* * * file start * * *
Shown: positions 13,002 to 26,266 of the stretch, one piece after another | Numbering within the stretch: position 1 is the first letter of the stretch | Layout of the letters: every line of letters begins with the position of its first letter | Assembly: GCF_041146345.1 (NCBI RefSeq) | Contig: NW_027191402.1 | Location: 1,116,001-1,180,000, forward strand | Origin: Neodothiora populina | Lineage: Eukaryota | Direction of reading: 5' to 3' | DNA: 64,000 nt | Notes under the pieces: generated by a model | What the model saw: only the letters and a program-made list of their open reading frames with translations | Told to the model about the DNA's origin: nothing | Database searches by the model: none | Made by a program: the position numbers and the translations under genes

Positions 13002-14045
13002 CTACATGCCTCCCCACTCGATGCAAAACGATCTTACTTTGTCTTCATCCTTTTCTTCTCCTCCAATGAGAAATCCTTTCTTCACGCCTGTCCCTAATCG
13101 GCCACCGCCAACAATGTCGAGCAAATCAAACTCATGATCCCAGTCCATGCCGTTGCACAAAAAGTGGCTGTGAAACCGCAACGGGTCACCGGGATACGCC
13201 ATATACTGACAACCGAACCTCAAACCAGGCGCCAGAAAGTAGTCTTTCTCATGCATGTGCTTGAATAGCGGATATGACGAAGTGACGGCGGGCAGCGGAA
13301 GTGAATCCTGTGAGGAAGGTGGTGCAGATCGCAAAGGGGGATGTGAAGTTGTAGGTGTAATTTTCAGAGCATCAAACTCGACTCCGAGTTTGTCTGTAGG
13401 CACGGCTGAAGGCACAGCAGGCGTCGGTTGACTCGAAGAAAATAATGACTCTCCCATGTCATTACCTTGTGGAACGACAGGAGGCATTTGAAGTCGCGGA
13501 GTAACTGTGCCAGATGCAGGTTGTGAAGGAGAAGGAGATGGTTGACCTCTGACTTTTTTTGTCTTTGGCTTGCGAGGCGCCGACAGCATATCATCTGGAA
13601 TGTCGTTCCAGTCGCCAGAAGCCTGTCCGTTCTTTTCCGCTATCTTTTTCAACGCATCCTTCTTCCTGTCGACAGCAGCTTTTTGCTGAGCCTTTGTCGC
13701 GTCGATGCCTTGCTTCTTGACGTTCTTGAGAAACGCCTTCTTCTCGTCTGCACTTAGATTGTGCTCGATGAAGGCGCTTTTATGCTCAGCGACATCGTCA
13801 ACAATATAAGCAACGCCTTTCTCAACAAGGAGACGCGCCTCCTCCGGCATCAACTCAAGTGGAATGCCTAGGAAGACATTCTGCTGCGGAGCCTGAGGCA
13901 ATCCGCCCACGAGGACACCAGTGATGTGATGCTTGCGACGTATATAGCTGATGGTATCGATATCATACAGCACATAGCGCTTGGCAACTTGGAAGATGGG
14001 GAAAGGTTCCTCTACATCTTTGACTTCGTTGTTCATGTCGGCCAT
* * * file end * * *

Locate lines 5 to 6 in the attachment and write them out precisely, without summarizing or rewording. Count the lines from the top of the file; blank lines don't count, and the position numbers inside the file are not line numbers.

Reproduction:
13201 ATATACTGACAACCGAACCTCAAACCAGGCGCCAGAAAGTAGTCTTTCTCATGCATGTGCTTGAATAGCGGATATGACGAAGTGACGGCGGGCAGCGGAA
13301 GTGAATCCTGTGAGGAAGGTGGTGCAGATCGCAAAGGGGGATGTGAAGTTGTAGGTGTAATTTTCAGAGCATCAAACTCGACTCCGAGTTTGTCTGTAGG